Senate fails to advance nomination of MSU's Cook amid Democrat absences due to COVID

Melissa Nann Burke
The Detroit News

Washington — The U.S. Senate failed to advance the nomination of Michigan State University economist Lisa Cook on Tuesday amid absences of two Democratic senators who announced they had COVID-19. 

The vote to advance Cook's nomination to the Federal Reserve fell short in a 47-51 vote. Majority Leader Chuck Schumer of New York is expected to reschedule the vote for another day when he has full attendance. 

Dr. Lisa DeNell Cook, of Michigan, nominated to be a Member of the Board of Governors of the Federal Reserve System, listens  during a Senate Banking, Housing and Urban Affairs Committee confirmation hearing on Capitol Hill on February 3, 2022 in Washington, DC.

Sens. Ron Wyden of Oregon and Chris Murphy of Connecticut, both Democrats, missed votes Tuesday after testing positive for COVID. Vice President Kamala Harris, who was expected to break a potential tie vote on Cook's nomination, also said Tuesday she tested positive. 

If confirmed, Cook would be the first Black woman on the Fed's seven-member Board of Governors. The central bank's mandate is to promote stable prices and maximum employment.

Cook's nomination by President Joe Biden in January has received united opposition from Republicans. 

When Banking Committee Chairman Sherrod Brown, D-Ohio, requested consent Tuesday to postpone the vote to end debate on Cook's nomination, Sen. Pat Toomey, R-Pennsylvania, objected. 

Toomey, the top Republican on the the banking panel, has urged his GOP colleagues to reject Cook, voicing concerns that she would politicize the nonpartisan Board of Governors and that she doesn't have enough expertise in monetary policy.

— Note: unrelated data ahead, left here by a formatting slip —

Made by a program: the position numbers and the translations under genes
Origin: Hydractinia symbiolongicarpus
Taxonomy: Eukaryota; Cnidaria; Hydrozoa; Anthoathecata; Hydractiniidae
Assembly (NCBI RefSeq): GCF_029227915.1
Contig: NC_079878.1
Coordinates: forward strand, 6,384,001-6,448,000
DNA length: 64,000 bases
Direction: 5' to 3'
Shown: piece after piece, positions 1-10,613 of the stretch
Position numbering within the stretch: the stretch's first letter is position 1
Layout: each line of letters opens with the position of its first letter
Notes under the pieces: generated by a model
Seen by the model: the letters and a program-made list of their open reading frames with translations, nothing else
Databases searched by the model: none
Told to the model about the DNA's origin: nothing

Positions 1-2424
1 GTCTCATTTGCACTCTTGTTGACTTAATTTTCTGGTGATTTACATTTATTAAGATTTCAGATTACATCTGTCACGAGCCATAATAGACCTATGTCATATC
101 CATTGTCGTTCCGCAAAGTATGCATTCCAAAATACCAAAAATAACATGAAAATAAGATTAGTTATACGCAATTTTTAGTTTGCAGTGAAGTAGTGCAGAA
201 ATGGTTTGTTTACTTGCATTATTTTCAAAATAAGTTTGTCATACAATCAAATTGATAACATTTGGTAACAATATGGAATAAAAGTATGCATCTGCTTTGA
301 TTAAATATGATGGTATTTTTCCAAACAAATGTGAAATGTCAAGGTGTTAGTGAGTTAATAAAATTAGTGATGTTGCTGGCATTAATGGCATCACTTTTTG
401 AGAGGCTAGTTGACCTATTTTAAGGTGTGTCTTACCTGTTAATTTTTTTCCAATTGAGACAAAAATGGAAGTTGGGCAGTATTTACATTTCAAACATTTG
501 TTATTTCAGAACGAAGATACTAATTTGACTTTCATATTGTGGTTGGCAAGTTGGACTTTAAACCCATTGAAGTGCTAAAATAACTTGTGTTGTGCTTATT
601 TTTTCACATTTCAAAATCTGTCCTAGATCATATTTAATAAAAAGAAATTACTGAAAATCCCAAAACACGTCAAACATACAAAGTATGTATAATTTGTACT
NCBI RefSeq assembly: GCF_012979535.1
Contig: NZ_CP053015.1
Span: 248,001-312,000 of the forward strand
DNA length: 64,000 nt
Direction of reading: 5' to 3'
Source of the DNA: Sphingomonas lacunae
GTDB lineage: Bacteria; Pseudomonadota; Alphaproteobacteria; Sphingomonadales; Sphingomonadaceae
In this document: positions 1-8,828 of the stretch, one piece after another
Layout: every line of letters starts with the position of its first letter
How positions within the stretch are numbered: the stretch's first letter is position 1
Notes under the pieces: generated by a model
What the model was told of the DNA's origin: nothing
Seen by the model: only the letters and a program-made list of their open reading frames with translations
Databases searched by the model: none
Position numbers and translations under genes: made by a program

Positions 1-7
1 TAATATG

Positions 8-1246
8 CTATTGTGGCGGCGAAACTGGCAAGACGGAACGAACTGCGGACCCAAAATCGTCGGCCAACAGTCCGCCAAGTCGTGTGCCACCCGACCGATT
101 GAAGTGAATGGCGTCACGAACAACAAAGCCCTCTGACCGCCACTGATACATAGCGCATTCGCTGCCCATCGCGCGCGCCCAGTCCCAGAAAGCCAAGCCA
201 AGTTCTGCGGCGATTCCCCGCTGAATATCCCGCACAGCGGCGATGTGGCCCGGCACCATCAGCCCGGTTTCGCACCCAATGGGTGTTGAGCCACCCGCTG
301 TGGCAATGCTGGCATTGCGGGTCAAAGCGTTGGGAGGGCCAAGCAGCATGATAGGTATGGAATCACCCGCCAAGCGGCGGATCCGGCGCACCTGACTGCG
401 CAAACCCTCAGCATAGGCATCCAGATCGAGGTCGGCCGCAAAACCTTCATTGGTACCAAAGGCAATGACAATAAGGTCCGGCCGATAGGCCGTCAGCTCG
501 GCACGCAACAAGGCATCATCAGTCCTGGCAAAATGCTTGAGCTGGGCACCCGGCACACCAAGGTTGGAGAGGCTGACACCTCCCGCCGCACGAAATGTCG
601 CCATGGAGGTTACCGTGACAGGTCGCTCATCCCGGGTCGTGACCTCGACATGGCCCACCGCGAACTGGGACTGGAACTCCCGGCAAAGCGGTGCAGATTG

Schumer, a New York Democrat, has said GOP senators are working to obstruct Cook "purely for political purposes." 

"Her qualifications are irrefutable," Schumer said Monday. "In short, Ms. Cook absolutely belongs on the Fed, and I look forward to the Senate confirming her soon."

In response to GOP scrutiny at her nomination hearing, Cook pointed to her publications related to banking reform and recognizing systemic risk, as well as her doctorate in economics from the University of California, Berkeley.

Cook described her economic specialty as managing financial crises, noting her post with the Financial Crisis Think Tank at the U.S. Department of the Treasury and that she was in charge of managing the eurozone crisis during her time on the White House Council of Economic Advisors. 

Cook in her hearing testimony also said she'd follow the example of economist and former Fed Chairman Paul Volcker, "whom I greatly admire for his unwavering dedication to a nonpolitical and independent Federal Reserve." 

Cook has taught at MSU since 2005, where she is a professor of economics and international relations. She previously served as a senior Treasury Department adviser and on President Barack Obama's White House Council of Economic Advisors from 2011-12.

“It is disappointing that Senate Republicans are exploiting the absences of our colleagues to stop a qualified Black woman — the first African American woman ever nominated to serve on the Federal Reserve Board,” Brown said. “Once again, they’ve decided that scoring political points is more important than serving the public and bringing down prices for American families.

The Senate will reconsider Dr. Cook’s nomination expeditiously, and I look forward to the Senate confirming this exceptionally talented and qualified nominee to the Board of Governors.”

The Senate voted along party lines 50-49 last month to discharge Cook's nomination from the Committee on Banking, Housing and Urban Affairs where it was stuck after a tied vote. The panel, like the full Senate, is split evenly between Republicans and Democrats, who voted 12-12 on her nomination March 16, causing it to fail.  

Last month's floor vote was required under Senate rules to discharge the committee of further consideration of Cook's nomination, so it could be considered by the full chamber.